Dangerous games

Published: Friday | February 8, 2013 Comments 0

By Peter Espeut

I think Energy Minister Phillip Paulwell is playing games with environmentalists and the quality of Jamaica's future. If extracting rare-earth elements from red mud will not do harm to the natural environment, and to those of us who live in it, why the secrecy?

As a chemist, I am excited at the prospect of Jamaica producing elements like scandium, cerium and dysprosium to feed the global high-tech electronics industry. But I also know that China, the largest producer of rare-earth elements in the world, damages its own environment in the process.

In 2012, Scientific American published an article about problems that plague rare-earth mining, which is described as a "toxic mess". It reads: "By some accounts, the smog in Baotou can be dense, the air acrid. But the biggest hazard is an artificial 'tailings' lake west of the city, where refineries that process the rare-earth minerals dump their waste.

A Daily Mail reporter, who sneaked past guards and climbed sand dunes to reach the rim of the lake, described it as "an apocalyptic sight. The lake instantly assaults your senses. Stand on the black crust for just seconds and your eyes water and a powerful, acrid stench fills your lungs," the article read.

We know the risk posed by tailings (red mud) from the extraction of alumina. Drive past any red mud lake and your nose, lungs and eyes are assaulted by caustic soda (sodium hydroxide) fumes. These lakes are lined, supposedly, to prevent caustic residue from leaching into underground aquifers and polluting the water supply; but wells downstream of Jamaican red mud lakes have had to be closed because of caustic soda intrusion.

caustic-fume problems

Caustic soda is the essential chemical used in the extraction of alumina from bauxite ore. The price we pay for having a bauxite-alumina industry is caustic fumes damaging fruit trees, rooftops, clothes hanging on the line, and our lungs. Alumina companies spend hundreds of millions of dollars compensating householders for damage to property and self. In Clarendon, the whole community of Bowens (downwind of the Jamalco plant) had to be relocated upwind (as New Bowens) because of the known problems.

All these bauxite-alumina plants were built prior to the creation of the Natural Resources Conservation Authority (NRCA), empowered to protect humans and the natural environment from polluting industries. I personally heard the NRCA head's remark that were the NRCA in existence prior to the construction of some of these bauxite-alumina plants, things would have been done quite differently.

We still have the NRCA (now merged with the National Environment and Planning Agency - (NEPA), but according to the JIS website, "The pilot project has also been approved by NEPA, and is awaiting final approvals from other regulatory agencies." And last week, ground was broken at Hope Gardens for the pilot plant.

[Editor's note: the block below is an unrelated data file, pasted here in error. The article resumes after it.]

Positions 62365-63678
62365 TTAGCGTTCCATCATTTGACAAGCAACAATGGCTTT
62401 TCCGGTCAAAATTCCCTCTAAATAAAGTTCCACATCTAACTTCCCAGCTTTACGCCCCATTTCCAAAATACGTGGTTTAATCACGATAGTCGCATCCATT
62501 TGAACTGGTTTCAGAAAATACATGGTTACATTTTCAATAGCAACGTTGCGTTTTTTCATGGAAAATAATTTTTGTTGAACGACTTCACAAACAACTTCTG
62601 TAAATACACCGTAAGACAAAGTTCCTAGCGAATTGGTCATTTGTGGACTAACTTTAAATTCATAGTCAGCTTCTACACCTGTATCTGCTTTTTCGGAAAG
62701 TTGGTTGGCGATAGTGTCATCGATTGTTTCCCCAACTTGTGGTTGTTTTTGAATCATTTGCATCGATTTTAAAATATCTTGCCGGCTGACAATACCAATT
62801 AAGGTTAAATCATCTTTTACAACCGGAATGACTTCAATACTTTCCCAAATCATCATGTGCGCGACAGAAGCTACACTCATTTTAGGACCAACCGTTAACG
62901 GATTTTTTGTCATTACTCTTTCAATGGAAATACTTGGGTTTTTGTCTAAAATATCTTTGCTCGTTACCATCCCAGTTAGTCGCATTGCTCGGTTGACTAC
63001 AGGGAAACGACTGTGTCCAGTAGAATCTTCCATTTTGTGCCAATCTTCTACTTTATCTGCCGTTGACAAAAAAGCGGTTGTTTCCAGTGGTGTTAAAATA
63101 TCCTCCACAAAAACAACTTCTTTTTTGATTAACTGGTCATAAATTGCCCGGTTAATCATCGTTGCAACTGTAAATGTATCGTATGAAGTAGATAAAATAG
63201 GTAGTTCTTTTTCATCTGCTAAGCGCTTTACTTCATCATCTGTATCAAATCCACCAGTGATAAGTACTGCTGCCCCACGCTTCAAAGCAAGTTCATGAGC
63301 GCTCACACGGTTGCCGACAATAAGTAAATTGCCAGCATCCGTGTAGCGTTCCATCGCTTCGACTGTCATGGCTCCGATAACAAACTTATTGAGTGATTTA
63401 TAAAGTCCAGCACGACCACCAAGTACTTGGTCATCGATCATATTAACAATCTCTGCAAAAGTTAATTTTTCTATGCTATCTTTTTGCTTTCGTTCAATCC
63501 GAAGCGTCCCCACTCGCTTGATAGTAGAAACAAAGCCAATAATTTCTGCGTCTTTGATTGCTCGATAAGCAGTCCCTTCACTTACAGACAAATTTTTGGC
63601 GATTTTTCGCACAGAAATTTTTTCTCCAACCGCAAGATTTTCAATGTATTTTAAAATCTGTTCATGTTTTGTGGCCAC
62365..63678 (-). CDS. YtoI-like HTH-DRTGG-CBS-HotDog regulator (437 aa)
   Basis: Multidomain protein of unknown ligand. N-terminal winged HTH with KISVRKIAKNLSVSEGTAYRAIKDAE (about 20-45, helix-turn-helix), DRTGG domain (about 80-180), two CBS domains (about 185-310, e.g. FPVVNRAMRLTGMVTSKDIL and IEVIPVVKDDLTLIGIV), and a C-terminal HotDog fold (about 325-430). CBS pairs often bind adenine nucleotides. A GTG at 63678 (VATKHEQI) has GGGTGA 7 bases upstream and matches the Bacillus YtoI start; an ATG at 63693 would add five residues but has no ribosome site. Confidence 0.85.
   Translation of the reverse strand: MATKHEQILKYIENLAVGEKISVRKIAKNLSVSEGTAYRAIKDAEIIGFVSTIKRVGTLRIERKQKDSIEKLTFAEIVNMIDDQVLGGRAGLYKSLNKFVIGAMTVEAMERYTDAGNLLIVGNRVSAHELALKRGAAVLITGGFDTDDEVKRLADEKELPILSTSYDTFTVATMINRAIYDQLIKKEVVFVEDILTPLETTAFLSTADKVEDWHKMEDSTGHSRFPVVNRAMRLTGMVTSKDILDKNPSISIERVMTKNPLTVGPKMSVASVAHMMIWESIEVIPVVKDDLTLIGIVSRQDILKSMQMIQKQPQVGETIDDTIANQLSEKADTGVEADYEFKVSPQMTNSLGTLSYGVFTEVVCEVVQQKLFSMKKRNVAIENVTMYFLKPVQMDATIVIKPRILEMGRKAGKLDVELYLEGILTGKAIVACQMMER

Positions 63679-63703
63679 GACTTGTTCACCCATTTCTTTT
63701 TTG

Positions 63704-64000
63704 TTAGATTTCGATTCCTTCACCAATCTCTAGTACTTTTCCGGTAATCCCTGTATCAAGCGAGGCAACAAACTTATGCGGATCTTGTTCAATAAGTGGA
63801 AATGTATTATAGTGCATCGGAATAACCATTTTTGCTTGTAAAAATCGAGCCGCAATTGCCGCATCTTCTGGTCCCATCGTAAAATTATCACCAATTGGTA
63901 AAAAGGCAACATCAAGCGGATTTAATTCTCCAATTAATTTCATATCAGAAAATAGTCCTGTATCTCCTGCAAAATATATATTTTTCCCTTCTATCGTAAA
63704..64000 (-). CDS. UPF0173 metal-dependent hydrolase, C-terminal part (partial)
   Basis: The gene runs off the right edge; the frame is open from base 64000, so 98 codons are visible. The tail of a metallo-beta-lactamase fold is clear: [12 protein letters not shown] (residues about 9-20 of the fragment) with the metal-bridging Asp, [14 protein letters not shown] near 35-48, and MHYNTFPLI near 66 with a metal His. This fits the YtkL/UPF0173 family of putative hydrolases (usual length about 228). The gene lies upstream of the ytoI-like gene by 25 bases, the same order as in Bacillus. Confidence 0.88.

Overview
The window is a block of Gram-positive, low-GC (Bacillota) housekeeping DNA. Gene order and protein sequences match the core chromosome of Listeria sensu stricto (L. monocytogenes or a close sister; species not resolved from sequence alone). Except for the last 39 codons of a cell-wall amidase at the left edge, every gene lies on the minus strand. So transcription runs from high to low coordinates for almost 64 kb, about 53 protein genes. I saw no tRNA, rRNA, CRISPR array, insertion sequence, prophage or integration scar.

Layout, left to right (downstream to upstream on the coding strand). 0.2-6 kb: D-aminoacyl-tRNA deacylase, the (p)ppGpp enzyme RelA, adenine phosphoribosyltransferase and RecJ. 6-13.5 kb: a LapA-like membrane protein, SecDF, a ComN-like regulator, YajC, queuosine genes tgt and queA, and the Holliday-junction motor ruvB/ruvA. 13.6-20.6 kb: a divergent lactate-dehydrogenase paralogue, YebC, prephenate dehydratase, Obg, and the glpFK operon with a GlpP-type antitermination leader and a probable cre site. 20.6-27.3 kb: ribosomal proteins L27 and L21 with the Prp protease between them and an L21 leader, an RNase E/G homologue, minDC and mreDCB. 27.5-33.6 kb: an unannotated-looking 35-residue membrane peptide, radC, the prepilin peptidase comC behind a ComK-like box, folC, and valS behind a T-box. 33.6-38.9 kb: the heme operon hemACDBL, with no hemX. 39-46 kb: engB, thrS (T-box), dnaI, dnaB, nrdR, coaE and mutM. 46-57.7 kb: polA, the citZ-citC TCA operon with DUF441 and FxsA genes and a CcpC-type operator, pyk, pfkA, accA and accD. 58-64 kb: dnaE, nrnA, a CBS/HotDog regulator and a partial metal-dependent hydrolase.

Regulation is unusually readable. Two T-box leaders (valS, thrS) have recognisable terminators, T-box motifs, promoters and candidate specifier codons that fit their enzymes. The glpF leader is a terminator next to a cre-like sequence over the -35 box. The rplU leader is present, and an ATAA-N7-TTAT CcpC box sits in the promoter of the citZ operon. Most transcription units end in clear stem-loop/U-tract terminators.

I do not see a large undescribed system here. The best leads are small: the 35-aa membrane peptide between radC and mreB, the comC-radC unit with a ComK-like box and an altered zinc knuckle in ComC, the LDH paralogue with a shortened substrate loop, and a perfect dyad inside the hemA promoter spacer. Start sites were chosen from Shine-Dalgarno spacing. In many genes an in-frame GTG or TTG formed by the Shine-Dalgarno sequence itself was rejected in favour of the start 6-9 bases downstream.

Here's what I don't understand: There's a well-established procedure to be followed when some new factory or plant is to be built in Jamaica. The NRCA must require that an environmental impact assessment (EIA) be conducted if there is reasonable doubt about the process to be used. Surely, any reasonable person must admit that, bearing in mind what goes on in China, there is some doubt about the safety of humans and the natural environment?

Blind faith?

In a speech at the groundbreaking, chairman/executive director of the Jamaica Bauxite Institute, Dr Parris A. Lyew-Ayee, admitted as much: "Unlike in many other countries where rare-earth minerals are mined with severe negative impacts on the environment, ... the Jamaican scenario is completely different."

With all due respect to Parris, I ask, how do we know this? Must we take your word for it? Where is the EIA to reassure us?

Long-established and accepted procedure is that the EIA should be published for public comment; and it is a requirement that a public meeting be convened to ventilate the issues. No EIA, and no public meeting.

What chemicals will be used to extract the rare-earth elements from Jamaican red mud? Are they different from the ones used in China, described above? (Remember the cyanide used in the extraction of gold in Main Ridge, Clarendon?)

Where will the tailings from the rare-earth extraction plant be disposed of? What chance is there that toxic particles will blow into people's yards? Why no public meeting to advise residents in Hope Pastures, Mona Heights, College Green, and surrounding areas about what is going to take place next door?

If everything is safe and above board, why the secrecy? Why have the environment-permit protocols been so publicly breached?

Peter Espeut is a chemist, environmentalist and a rural development consultant. Email feedback to columns@gleanerjm.com.

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